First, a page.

Maybe you’ve never heard of the Pelmorex Corporation, but they’ve heard of you. That’s because everytime you check the weather on one of your devices, you’re giving them a little piece of data about yourself.
The Pelmorex Corporation owns a network of subsidiary companies that offer weather services, including the Weather Network. Everytime you open a weather app that comes preinstalled on an iOS or Android device, they’re likely sourcing weather data from a company owned by Pelmorex Corporation. But what kind of data are they sourcing about you?
You might be surprised to learn that the other half of the Pelmorex Corporation’s business model is selling your data, including your location. On one hand, they’re providing you with accurate weather reporting for where you live, and on the other hand, they’re taking your location data to be collected, compiled, and sold.
What are bad faith data brokers?
Bad faith data brokers, and the entire economy they operate within, undermine the rights that are essential to open, accessible, and surveillance-free Internet. By operating on the margins of the Internet economy, they’re exploiting the information we leave behind as we navigate the Internet, compiling the traces of our online behaviour, and using it in new ways that harm us.
Sometimes the damage being done by data brokers is real and tangible, like with Clearview AI and the people who had their physical freedom restricted through their faulty software – or with Thomson Reuters and the people who face deportation through their data aggregation service.
Other times, the negative impacts of data brokers is less apparent, like when the Pelmorex Corporation tracks your location and sells this information in exchange for offering free weather services. In this case, the harm might not immediately present itself.
Despite the deceptive design that conceals the way the Pelmorex Corporation makes money, we need to be aware that there is a risk to using their services. Location-based data brokers could expose people to harms, including stalking and persecution based on constitutionally protected signifiers, like religion and sexuality.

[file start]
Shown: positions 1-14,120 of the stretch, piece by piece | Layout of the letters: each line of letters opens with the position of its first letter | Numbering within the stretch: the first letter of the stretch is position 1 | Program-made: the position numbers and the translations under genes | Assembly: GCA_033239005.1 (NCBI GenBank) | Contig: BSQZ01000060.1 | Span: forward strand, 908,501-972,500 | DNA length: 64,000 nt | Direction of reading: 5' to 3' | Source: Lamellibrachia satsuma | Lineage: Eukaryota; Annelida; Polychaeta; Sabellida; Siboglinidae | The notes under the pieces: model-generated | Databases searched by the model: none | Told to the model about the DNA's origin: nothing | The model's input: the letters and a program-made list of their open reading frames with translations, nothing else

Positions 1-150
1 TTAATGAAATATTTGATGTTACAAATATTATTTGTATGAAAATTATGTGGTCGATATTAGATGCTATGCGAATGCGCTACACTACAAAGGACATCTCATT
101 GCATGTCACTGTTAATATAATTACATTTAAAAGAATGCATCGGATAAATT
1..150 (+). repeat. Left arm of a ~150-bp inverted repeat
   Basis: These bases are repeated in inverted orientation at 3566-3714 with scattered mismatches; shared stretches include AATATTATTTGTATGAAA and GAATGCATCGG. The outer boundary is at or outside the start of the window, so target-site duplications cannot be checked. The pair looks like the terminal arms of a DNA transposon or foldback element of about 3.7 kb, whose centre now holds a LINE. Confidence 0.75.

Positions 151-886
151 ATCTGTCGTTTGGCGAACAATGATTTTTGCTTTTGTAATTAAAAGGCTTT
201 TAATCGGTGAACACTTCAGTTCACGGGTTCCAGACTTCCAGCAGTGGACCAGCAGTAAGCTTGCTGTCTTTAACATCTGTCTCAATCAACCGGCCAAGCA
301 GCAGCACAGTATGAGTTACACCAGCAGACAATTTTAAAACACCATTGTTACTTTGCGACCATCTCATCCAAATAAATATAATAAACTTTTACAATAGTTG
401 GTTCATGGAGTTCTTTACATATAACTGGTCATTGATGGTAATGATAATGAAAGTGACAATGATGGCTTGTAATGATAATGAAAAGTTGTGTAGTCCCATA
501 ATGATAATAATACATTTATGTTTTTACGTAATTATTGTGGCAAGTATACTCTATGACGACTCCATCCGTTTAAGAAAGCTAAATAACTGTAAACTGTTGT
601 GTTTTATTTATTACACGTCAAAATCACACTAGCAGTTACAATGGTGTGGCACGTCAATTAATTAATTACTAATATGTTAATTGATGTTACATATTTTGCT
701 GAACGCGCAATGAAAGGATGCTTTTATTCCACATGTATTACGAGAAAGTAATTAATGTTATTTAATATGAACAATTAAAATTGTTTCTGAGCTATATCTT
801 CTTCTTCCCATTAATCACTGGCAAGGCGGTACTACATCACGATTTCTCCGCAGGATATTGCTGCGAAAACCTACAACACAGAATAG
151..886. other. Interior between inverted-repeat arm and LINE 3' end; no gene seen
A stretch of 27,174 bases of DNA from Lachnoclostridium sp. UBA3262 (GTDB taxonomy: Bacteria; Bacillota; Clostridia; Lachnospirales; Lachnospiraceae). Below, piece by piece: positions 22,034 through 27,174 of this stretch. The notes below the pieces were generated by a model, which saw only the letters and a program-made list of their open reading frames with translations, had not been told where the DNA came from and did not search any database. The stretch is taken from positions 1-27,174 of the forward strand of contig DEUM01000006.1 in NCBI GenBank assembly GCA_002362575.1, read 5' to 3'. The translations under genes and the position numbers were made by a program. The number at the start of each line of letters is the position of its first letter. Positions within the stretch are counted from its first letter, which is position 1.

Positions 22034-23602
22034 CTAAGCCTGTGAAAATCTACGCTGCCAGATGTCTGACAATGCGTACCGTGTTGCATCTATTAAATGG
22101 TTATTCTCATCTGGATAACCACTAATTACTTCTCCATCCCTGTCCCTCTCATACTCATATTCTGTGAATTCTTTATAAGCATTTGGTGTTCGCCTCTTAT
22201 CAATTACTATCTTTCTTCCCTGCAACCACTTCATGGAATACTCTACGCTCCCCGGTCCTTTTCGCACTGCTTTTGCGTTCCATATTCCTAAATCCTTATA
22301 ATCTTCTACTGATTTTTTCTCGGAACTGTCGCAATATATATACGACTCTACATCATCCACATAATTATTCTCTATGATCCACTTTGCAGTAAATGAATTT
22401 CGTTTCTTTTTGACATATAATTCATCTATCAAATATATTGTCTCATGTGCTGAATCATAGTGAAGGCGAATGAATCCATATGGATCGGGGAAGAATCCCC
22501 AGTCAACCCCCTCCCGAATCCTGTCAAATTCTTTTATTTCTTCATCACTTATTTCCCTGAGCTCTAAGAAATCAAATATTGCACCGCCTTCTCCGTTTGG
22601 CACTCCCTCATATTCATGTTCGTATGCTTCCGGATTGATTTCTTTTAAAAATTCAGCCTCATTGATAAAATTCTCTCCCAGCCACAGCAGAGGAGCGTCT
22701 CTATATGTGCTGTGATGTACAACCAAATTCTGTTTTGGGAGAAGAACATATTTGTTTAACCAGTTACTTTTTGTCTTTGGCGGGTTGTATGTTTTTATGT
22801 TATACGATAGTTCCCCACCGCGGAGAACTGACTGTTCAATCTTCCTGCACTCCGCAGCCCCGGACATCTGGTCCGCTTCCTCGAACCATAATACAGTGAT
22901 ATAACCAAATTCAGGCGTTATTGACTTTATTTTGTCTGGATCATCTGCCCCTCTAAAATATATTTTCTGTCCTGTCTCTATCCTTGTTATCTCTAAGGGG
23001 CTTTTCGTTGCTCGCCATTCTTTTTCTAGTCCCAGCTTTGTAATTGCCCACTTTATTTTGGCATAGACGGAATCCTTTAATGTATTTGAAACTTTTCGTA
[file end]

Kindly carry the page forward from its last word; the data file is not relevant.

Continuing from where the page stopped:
Location data is some of the most sensitive information we possess, and even in a de-identified, aggregate, or anonymized form, it still presents very real risks: a Catholic priest was recently outed as being gay by a news outlet that obtained his location data; a woman was stalked using mobility data purchased through a data broker; and many are concerned that period tracking apps could expose women to prosecution under the anticipated reversal of the Roe v. Wade decision in the United States.
Data brokers capitalize on extraction and exploitation. By undermining our ability to exercise meaningful control over our own information, data brokers are fostering an economy that operates in opposition to our fundamental privacy rights. The data economy constructs a negative vision of the Internet – one that doesn’t invoke user empowerment, creativity, and collaboration, but instead operates on secrecy, deception, and invasions of privacy. Data brokers are building an Internet that nobody wants.
How can we protect ourselves?
We’ve launched a new campaign called Stop the Harvest to take on the data broker economy.
Next, we’re going to turn the tables and begin tracking the data broker economy. If they’re keeping tabs on us, why can’t we keep tabs on them? Through the use of privacy laws, we’re going to file requests with data brokers to shed light on what kinds of information they’re collecting, and where they’re selling this data. There will be opportunities for community participation throughout this project.
Along the way, we’re going to be exploring what legal protections could be enacted to stop the bad faith data broker economy; we’ll be sharing our findings with our community and give you the chance to share these recommendations with your elected officials.
Does that sound good? Do you want to come along? Sign the petition and join us on the journey to Stop the Harvest!
Image cred: Josch13 via Pixabay